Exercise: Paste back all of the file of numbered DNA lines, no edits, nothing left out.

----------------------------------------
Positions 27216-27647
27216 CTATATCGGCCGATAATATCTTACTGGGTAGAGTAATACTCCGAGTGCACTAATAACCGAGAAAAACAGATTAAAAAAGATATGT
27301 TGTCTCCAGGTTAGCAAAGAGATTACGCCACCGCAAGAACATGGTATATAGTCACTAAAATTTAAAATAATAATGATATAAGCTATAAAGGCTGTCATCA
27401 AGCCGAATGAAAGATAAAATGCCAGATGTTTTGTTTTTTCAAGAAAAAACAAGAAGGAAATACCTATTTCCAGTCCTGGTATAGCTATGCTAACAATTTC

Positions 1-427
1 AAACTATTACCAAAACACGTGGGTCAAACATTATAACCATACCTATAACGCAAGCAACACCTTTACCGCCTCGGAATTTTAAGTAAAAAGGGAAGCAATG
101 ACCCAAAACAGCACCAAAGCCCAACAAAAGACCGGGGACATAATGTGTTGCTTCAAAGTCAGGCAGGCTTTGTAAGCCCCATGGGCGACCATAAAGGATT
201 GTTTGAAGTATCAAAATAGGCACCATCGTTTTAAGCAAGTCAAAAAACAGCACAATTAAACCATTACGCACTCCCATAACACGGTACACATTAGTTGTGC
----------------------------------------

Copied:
Positions 27216-27647
27216 CTATATCGGCCGATAATATCTTACTGGGTAGAGTAATACTCCGAGTGCACTAATAACCGAGAAAAACAGATTAAAAAAGATATGT
27301 TGTCTCCAGGTTAGCAAAGAGATTACGCCACCGCAAGAACATGGTATATAGTCACTAAAATTTAAAATAATAATGATATAAGCTATAAAGGCTGTCATCA
27401 AGCCGAATGAAAGATAAAATGCCAGATGTTTTGTTTTTTCAAGAAAAAACAAGAAGGAAATACCTATTTCCAGTCCTGGTATAGCTATGCTAACAATTTC

Positions 1-427
1 AAACTATTACCAAAACACGTGGGTCAAACATTATAACCATACCTATAACGCAAGCAACACCTTTACCGCCTCGGAATTTTAAGTAAAAAGGGAAGCAATG
101 ACCCAAAACAGCACCAAAGCCCAACAAAAGACCGGGGACATAATGTGTTGCTTCAAAGTCAGGCAGGCTTTGTAAGCCCCATGGGCGACCATAAAGGATT
201 GTTTGAAGTATCAAAATAGGCACCATCGTTTTAAGCAAGTCAAAAAACAGCACAATTAAACCATTACGCACTCCCATAACACGGTACACATTAGTTGTGC